Garden Composters and Composting BasicsWritten by Mark Falco
Recent studies show that an average family throws away approximately 200 pounds of organic kitchen waste every year. Combine this with all leaves, grass clippings and other organic garden waste accumulated over time and that's a lot of household waste being added to already mountainous waste disposal problem. Some local authorities are refusing to take away green waste from gardening and others charge for service in an effort to curb mounting costs and then when you add in environmental costs of adding new landfill sites, road transport emissions from ferrying all this waste around and potentially incineration and fumes that releases environmental advantages of composting are clear.
In slightly more selfish terms, if you are a gardener then you will know relatively high cost of fertiliser. Well, OK an average gardener's yearly fertiliser expenditure is not going to break bank but when you can get fertiliser for free out of stuff you throw away then it starts looking extremely expensive. Composting simply makes good environmental and financial sense and it's so easy to do there's nothing stopping you.
What Do I Need To Begin?
A compost bin, box, enclosure or handy place to put an open compost heap. Cheap plastic composters and compost bins can be bought from all good garden centers and are quite inexpensive depending on your requirements. A plastic compost bin is generally cheapest whilst wood composters are generally more attractive additions to your garden but a little more costly. An open heap (just create a pile somewhere) is also an option but it is advisable to have some sort of cover like a tarpaulin available for colder periods of weather.
Another slightly different alternative to composting in traditional sense is vermicomposting or wormeries. These use a special kind of worms to break down kitchen scraps producing a fine compost-like material fromtheir casts and a nutrient filled liquid plant food which is ideal for feeding indoor pot plants. If do a lot of greenhouse gardening or have a lot of houseplants then a wormery may be best choice for disposal of household waste.
If you do not want to actually spend money on a composter then building your own isn't exactly difficult if you do not mind picking up a hammer and nails. Nail together a few wooden pallets for example and you've got an enclosure suitable for composting. For plans and ideas on how to assemble your own composter at little cost, simply head to your favourite search engine and type in phrases like "build your own composter" or "compost bin plans" for an endless supply of simple ideas typically costing under $30.
Where To Put Your Compost
Whether you purchase a composting bin or make your own composter you need to make sure you have a flat, well drained place in your garden not too far away that you begrudge taking your kitchen scraps out to it. Compost bins should not be placed on concrete, patio areas etc. as you want to allow insects, worms and microorganisms which help degradation of your waste materials freedom to migrate into and out of your compost without hinderance.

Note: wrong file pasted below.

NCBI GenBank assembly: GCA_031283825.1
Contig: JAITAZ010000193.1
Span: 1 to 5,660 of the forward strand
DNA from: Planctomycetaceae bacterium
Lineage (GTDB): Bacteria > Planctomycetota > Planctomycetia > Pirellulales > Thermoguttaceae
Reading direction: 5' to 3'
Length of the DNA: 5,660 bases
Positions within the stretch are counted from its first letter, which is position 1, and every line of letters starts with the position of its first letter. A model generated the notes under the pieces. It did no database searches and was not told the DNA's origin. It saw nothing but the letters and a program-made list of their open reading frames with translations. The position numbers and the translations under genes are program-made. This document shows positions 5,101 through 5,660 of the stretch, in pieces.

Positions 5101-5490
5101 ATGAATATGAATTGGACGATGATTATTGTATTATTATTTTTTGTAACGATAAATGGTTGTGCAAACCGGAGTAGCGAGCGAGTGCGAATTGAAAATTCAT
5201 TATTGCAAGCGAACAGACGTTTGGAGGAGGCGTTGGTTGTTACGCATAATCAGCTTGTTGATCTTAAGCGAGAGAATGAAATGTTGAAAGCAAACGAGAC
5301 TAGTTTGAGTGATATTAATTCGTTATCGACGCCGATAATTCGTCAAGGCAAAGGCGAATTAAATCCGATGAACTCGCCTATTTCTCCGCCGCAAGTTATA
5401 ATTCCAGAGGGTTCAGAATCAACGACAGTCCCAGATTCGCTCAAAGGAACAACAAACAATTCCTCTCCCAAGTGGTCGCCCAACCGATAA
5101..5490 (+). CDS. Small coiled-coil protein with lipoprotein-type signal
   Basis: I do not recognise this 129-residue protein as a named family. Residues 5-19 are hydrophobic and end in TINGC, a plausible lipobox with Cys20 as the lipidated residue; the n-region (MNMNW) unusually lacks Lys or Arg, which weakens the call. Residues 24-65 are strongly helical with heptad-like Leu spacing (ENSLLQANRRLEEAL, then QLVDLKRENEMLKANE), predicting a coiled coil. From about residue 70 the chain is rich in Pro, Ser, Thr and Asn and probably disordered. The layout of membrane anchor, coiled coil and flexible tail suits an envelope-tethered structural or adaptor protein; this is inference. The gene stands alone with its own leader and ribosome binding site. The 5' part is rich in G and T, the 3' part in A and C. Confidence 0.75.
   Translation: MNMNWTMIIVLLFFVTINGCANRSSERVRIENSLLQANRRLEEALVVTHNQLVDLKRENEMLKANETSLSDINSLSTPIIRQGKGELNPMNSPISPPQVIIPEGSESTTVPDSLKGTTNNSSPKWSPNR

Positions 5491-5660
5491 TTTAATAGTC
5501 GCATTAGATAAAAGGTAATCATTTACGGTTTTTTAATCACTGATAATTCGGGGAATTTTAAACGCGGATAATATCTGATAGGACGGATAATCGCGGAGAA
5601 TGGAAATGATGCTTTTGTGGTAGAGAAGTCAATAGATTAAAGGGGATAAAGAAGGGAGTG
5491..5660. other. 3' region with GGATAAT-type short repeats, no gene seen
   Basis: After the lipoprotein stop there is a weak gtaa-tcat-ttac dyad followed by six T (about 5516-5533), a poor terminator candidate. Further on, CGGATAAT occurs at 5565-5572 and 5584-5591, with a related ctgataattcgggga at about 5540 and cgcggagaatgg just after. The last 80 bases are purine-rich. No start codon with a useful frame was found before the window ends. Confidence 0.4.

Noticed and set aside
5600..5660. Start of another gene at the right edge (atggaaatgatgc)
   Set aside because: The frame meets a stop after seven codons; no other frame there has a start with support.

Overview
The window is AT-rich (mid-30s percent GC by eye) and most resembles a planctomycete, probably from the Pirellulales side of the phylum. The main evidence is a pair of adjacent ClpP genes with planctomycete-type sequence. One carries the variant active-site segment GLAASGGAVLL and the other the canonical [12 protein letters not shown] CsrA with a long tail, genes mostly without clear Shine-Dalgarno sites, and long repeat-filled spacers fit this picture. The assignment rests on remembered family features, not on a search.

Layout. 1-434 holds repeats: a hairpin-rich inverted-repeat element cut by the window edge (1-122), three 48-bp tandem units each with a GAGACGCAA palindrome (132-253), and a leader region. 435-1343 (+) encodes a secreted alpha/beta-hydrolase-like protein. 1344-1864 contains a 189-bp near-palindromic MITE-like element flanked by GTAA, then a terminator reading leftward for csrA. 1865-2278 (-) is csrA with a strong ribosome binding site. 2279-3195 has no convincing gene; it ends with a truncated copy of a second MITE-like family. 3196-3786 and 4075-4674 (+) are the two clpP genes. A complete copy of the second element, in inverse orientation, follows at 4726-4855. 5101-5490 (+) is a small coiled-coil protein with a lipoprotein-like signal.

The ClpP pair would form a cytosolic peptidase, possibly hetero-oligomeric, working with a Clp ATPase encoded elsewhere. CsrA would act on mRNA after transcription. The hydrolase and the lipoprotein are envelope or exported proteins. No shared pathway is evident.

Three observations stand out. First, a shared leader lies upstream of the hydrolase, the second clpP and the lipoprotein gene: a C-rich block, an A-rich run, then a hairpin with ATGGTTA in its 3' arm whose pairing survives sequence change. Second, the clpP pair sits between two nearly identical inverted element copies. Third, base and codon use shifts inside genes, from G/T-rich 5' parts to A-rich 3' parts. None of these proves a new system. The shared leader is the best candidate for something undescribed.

How to Raise House Plants from Seeds EasilyWritten by Balaji B
The principal house plants which are easy to raise by sowing seeds are Aloe (succulent plant), Asparagus species, Begonia semper-florensundB. rex, cacti (many kinds), Clivia, Cyclamen, Eucalyptus, Fuchsia (varieties), Grevillea robusta, Opuntia, Passijiora, Phoenix (palm), Primula malacoides and P. obconica, Ricinus, Rochea (succulent plant), Saintpaulia (hybrids) and Solatium capsicastrum.
The most suitable compost
It is best to sterilise compost, and it should therefore be heated in a sterilising apparatus for 10 minutes at a temperature of 18o° F. After this partial sterilisation, compost must be spread out on a bench to cool before use.
Watering a seed pan by partial immersion
A simple method of sterilising compost is to water it with Cheshunt Compound steriliser. This chemical can be obtained from any seed store. It consists of a powder which, when dissolved in water, is sprinkled over compost before or after seeds have been sown. It is perfectly safe to use, and does not injure smallest seedlings. Seed boxes and pots can be sterilised by this method and thereby made pest free. A satisfactory seed compost may be obtained by sterilising loam only, and then adding peat, sand and fertiliser.
Preparing seed compost
The soil ingredients are sifted through a sieve having a |-mch mesh and thoroughly mixed. The pots or seed pans are given plenty of drainage crocks which are covered with rough siftings from compost, and receptacles are then filled with compost.
This is made moderately firm by pressing it with fingers; it is then moistened by holding receptacle in a pail of water.The water must not come above rim of pot because it is necessary that moisture should rise up through compost. As soon as surface of soil becomes damp, pot is set aside to drain for a few hours before seed sowing is commenced.
The depth to which seeds are covered depends on their size. Very fine seeds, such as those of Begonia, require only a fine sprinkling of silver sand, whereas larger seeds should be covered to depth of their greatest dimensions. When seeds have been sown, receptacles should be covered with panes of glass and shaded with sheets of paper.